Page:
The Human Dilemma

Paul Chadwick‘s Concrete: The Human Dilemma is one of the most accessible, balanced and finely crafted stories we have that explores the problems of overpopulation. The storytelling is superb – Chadwick consistently produces emotive art and compelling narratives that are exemplars of sequential art – and provides a magnificent framework for making sense of such a complex subject.

Overpopulation is a critical issue that we face as a world. Even a casual look at the state of the world reveals that the pieces vital for building the kinds of civilizations we can thrive in are being sapped, in large part, because we fail to limit reproduction. Our staggering numbers have helped turn things such as space, food, fuel and infrastructure into scarce resources. When we consider the complexities of disparities in development, quality of life and consumption we are faced with an overwhelming challenge.

Chadwick points out complications of motivation (baser tendencies, higher ideals and transcendent awe) and cultural momentum alongside statistics about overpopulation and possible strategies for combating it throughout The Human Dilemma. He presents an appropriately nuanced perspective of the issue, acknowledging conservative concerns, possible harmful extremes and obstacles in the way of implementing programs while being steadfast in the conviction that we must act to reduce our numbers.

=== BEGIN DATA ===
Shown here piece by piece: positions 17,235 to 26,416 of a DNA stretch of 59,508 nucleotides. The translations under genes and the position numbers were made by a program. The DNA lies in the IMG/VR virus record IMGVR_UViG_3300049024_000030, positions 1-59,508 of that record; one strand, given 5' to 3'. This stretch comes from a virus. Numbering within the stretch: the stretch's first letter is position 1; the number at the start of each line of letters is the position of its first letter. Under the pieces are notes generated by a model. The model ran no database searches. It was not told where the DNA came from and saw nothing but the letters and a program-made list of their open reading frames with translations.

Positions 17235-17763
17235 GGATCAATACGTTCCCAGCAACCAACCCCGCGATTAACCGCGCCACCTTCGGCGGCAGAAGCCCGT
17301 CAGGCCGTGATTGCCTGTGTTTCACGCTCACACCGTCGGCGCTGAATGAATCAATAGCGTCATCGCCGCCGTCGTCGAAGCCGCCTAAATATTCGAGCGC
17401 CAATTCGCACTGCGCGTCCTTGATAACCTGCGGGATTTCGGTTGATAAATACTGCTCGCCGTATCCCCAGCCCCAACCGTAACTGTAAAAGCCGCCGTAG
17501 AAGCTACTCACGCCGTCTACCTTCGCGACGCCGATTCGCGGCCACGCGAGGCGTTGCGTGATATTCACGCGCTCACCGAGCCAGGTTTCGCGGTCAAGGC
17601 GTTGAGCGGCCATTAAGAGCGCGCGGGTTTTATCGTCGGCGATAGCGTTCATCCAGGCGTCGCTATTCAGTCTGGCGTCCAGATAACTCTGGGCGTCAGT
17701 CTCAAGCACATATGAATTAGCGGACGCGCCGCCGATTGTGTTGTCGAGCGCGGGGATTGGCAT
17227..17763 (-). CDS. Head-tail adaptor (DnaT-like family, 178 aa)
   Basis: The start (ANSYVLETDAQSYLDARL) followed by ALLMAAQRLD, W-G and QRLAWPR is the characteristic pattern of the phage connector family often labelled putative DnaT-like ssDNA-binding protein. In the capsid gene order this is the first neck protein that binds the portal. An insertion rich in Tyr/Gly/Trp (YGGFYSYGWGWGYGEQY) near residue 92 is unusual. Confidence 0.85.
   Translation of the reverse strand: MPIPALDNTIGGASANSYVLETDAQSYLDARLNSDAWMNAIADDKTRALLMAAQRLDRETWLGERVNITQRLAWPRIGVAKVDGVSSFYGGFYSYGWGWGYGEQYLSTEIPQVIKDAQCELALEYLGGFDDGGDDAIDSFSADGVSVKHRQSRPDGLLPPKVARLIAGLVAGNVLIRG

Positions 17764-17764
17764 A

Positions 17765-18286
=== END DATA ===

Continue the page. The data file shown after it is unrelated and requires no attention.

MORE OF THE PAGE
One of the most important aspects of the overpopulation problem comes to the fore early in the book. The main character, Concrete, becomes involved in a program encouraging couples to opt for sterilization rather than contribute to overpopulation, thus creating role models and acceptance for life without reproducing. Creating public acceptance of not having children and forging new stations of life that embrace this will be incredibly hard to do. There is so much momentum in our cultures and biology that embeds the process of having biological children with a sense of obligation and benefit, and this will be challenging to counter.

Looking at the positive implications of fewer humans on Earth reveals a lot of promise. Imagine a world that is environmentally healthier, with abundant resources, greater wealth, more opportunity for individual and cultural growth, more people freed to contribute their greatest potential to the world rather than struggling just to create the necessities to sustain us and with space to build societies of great dignity. Those children we would choose to create would have better, happier, more rewarding and meaningful lives in a world with the kind of freedom we deny ourselves, in part, through overpopulation. If it comes down to a question of quantity of lives versus quality of lives, I think it’s clear we should work to create less lives and less suffering.

Speechwriter Ron Lithgow’s mind was suddenly removed from his body and placed into that of an immense extraterrestrial-one with a rock-like shell for skin. Now Lithgow enters into another contemplative conundrum. As the accidental celebrity Concrete, he is now courted by a high-profile CEO to lend his name to a controversial population control program. While Concrete mulls this generous proposition over with his companion Maureen, his longtime aide Larry Munro mulls over an entirely different sort of proposal.

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